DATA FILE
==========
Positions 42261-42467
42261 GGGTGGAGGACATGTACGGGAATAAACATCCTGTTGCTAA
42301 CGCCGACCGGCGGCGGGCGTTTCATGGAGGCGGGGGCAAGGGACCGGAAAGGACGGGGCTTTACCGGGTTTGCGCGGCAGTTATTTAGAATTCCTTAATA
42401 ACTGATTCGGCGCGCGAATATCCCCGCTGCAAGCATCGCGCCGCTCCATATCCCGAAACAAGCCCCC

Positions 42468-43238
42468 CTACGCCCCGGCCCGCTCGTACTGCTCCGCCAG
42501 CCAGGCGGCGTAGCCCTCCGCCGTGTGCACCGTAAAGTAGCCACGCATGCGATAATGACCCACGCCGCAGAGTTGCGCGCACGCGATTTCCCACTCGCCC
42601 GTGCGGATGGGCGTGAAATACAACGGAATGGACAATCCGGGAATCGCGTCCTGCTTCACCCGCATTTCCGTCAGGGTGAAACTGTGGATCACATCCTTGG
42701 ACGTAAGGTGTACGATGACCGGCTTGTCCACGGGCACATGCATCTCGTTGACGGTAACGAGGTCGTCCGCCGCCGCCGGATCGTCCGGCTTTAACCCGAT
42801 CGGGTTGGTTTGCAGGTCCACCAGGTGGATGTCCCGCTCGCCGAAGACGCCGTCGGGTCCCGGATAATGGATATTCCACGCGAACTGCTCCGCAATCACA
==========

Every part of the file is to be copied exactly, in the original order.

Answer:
Positions 42261-42467
42261 GGGTGGAGGACATGTACGGGAATAAACATCCTGTTGCTAA
42301 CGCCGACCGGCGGCGGGCGTTTCATGGAGGCGGGGGCAAGGGACCGGAAAGGACGGGGCTTTACCGGGTTTGCGCGGCAGTTATTTAGAATTCCTTAATA
42401 ACTGATTCGGCGCGCGAATATCCCCGCTGCAAGCATCGCGCCGCTCCATATCCCGAAACAAGCCCCC

Positions 42468-43238
42468 CTACGCCCCGGCCCGCTCGTACTGCTCCGCCAG
42501 CCAGGCGGCGTAGCCCTCCGCCGTGTGCACCGTAAAGTAGCCACGCATGCGATAATGACCCACGCCGCAGAGTTGCGCGCACGCGATTTCCCACTCGCCC
42601 GTGCGGATGGGCGTGAAATACAACGGAATGGACAATCCGGGAATCGCGTCCTGCTTCACCCGCATTTCCGTCAGGGTGAAACTGTGGATCACATCCTTGG
42701 ACGTAAGGTGTACGATGACCGGCTTGTCCACGGGCACATGCATCTCGTTGACGGTAACGAGGTCGTCCGCCGCCGCCGGATCGTCCGGCTTTAACCCGAT
42801 CGGGTTGGTTTGCAGGTCCACCAGGTGGATGTCCCGCTCGCCGAAGACGCCGTCGGGTCCCGGATAATGGATATTCCACGCGAACTGCTCCGCAATCACA